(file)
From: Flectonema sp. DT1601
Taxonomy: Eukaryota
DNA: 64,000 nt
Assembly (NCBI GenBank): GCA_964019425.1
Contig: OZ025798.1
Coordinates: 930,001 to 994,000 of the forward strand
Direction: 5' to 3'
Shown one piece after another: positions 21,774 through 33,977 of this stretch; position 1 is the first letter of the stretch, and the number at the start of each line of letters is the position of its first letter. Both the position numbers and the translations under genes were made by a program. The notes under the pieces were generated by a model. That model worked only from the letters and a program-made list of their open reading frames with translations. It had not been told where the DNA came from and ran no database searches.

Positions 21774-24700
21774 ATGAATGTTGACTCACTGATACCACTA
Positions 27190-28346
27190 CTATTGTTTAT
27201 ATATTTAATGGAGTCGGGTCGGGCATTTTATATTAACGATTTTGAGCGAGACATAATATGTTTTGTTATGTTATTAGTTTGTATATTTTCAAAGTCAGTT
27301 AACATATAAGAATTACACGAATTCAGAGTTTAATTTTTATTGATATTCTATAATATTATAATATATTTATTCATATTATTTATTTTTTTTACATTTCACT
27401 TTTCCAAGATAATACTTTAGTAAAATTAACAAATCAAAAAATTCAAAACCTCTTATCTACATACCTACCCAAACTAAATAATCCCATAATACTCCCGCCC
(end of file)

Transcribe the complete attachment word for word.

From: Flectonema sp. DT1601
Taxonomy: Eukaryota
DNA: 64,000 nt
Assembly (NCBI GenBank): GCA_964019425.1
Contig: OZ025798.1
Coordinates: 930,001 to 994,000 of the forward strand
Direction: 5' to 3'
Shown one piece after another: positions 21,774 through 33,977 of this stretch; position 1 is the first letter of the stretch, and the number at the start of each line of letters is the position of its first letter. Both the position numbers and the translations under genes were made by a program. The notes under the pieces were generated by a model. That model worked only from the letters and a program-made list of their open reading frames with translations. It had not been told where the DNA came from and ran no database searches.

Positions 21774-24700
21774 ATGAATGTTGACTCACTGATACCACTA
Positions 27190-28346
27190 CTATTGTTTAT
27201 ATATTTAATGGAGTCGGGTCGGGCATTTTATATTAACGATTTTGAGCGAGACATAATATGTTTTGTTATGTTATTAGTTTGTATATTTTCAAAGTCAGTT
27301 AACATATAAGAATTACACGAATTCAGAGTTTAATTTTTATTGATATTCTATAATATTATAATATATTTATTCATATTATTTATTTTTTTTACATTTCACT
27401 TTTCCAAGATAATACTTTAGTAAAATTAACAAATCAAAAAATTCAAAACCTCTTATCTACATACCTACCCAAACTAAATAATCCCATAATACTCCCGCCC